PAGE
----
Myrtle Beach is for Golfers… and More

Go All In on South Carolina’s Grand Strand

For anyone that devours, guzzles and inhales the Royal and Ancient pastime, there are few golf experiences finer than Myrtle Beach. If you doubt it, either you’ve been living off planet or you’re among the few who have resisted a pilgrimage to this 60-mile stretch of nirvana on South Carolina’s northeastern shores.         

Most travel aficionados already value Myrtle Beach’s many virtues, and maybe some of its lesser, more notorious ones. But if you haven’t experienced the Grand Strand, steel yourself to be astonished.

Fact is, Myrtle Beach is to golf what bacon is to breakfast—some people hardly consider one without the other. Go ahead… poll your golf-savvy buddies and see what destinations float to the top: Pinehurst, Scottsdale, Orlando, Pebble Beach and Bandon will be there. And so will the Strand and its 100-plus golf courses, to say nothing of those celebrated Myrtle Beach Golf Holiday packages that entice even budget-minded hackers to go all in.

Tempting really is the operative word. Play ranges from tradition-steeped linksland styling to wetlands-infused coastal parklands designed by America’s finest architects, including Robert Trent Jones, Pete Dye, Tom Fazio, Arthur Hills, Jack Nicklaus, Rees Jones, Arnold Palmer, Mike Strantz, Tom Doak and Davis Love.

Courses worth playing include historic Pine Lakes Country Club (pictured top), a 1927 routing that was recently updated; venerable Dunes Golf & Beach Club; the brutish and highly decorated layouts at Caledonia Golf & Fish Club (pictured below); the trio of designer tracks anchoring Barefoot Resort; and the coastal challenges of Tidewater Golf Club.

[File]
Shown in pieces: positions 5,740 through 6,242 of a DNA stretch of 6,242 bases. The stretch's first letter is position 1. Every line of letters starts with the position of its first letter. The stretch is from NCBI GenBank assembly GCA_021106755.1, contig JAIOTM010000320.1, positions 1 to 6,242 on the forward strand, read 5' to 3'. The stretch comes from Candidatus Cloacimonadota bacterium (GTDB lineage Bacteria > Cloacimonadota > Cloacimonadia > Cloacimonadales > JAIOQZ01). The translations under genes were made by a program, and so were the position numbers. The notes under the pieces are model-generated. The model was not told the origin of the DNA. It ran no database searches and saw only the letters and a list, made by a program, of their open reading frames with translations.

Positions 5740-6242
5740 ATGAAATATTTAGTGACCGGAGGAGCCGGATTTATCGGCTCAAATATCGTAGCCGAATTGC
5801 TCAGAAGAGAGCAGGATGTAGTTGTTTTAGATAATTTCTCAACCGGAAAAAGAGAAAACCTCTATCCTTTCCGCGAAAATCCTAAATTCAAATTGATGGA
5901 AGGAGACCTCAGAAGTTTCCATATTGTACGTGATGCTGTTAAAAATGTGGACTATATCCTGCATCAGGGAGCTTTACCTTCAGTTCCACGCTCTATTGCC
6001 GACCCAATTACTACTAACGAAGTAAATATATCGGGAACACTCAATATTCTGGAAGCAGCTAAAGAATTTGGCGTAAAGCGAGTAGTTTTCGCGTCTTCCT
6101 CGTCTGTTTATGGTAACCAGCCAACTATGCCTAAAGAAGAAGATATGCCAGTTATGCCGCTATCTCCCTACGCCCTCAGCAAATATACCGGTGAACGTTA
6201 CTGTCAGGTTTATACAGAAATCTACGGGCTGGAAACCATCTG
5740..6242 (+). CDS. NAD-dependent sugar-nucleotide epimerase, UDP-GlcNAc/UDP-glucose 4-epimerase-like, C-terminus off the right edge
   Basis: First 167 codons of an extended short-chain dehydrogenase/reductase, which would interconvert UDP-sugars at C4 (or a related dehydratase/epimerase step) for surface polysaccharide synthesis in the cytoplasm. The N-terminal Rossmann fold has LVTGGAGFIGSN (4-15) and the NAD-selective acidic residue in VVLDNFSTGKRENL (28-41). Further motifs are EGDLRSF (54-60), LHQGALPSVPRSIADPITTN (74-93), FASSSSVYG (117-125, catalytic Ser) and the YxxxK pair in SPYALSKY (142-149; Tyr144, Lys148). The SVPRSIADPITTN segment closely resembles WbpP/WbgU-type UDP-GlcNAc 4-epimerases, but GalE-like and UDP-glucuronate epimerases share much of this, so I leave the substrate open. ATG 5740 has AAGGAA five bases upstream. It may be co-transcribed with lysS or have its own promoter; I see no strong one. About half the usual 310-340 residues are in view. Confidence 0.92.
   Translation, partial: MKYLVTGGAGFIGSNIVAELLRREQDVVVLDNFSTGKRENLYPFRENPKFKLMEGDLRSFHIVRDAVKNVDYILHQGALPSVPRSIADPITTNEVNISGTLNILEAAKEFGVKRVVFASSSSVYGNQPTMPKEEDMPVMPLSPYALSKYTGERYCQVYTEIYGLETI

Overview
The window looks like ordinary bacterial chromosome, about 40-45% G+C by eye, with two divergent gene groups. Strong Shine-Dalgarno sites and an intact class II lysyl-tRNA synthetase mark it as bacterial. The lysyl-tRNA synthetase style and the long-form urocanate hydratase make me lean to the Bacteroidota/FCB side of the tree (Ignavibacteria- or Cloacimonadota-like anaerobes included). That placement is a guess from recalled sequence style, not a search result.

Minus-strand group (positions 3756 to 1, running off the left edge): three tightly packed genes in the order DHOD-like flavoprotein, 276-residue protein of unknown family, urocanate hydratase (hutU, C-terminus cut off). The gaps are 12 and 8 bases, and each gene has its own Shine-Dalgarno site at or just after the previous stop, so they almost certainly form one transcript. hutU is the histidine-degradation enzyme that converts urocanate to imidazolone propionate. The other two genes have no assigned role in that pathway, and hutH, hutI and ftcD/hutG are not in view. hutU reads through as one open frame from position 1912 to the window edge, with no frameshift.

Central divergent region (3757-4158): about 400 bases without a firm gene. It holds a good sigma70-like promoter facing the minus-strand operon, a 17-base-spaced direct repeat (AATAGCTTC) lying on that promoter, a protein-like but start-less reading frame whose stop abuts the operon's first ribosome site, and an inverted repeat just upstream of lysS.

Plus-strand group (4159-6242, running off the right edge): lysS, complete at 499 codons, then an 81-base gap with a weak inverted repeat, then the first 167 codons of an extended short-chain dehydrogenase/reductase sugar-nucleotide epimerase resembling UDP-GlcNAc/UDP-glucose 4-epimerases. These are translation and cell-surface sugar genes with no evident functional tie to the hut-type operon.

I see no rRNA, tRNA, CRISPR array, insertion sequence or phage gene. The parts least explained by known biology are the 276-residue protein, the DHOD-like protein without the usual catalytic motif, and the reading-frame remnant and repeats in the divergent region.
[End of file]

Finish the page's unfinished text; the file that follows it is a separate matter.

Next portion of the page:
While golf is the overwhelming sustenance of choice, there is serious off-course fodder to be found, especially when a Carolina sunset saturates the strip. Entertainment, ranging from live country music to off-Broadway theater, has added considerably to the Strand’s status as a top American tourist destination.

Attractions include Patriots Point Naval and Maritime Museum; perusing the state’s first legal moonshine distillery at Palmetto Moonshine; the parrot-head adventures of Jimmy Buffet’s Margaritaville; a casino cruise aboard the splendid gaming yacht Big M; or a time-traveling encounter at Medieval Times Dinner & Tournament.

It’s just a sampling, but a clear indication that Myrtle Beach is a clear-cut candidate for your next golf vacation. Experience the Grand Strand and see what your friends already know: It’s a feast of Lowcountry memories worth savoring again and again.

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Chris Duthie is a contributor to Colorado AvidGolfer, the state’s leading resource for golf and the lifestyle that surrounds it. It publishes eight issues annually and proudly delivers daily content via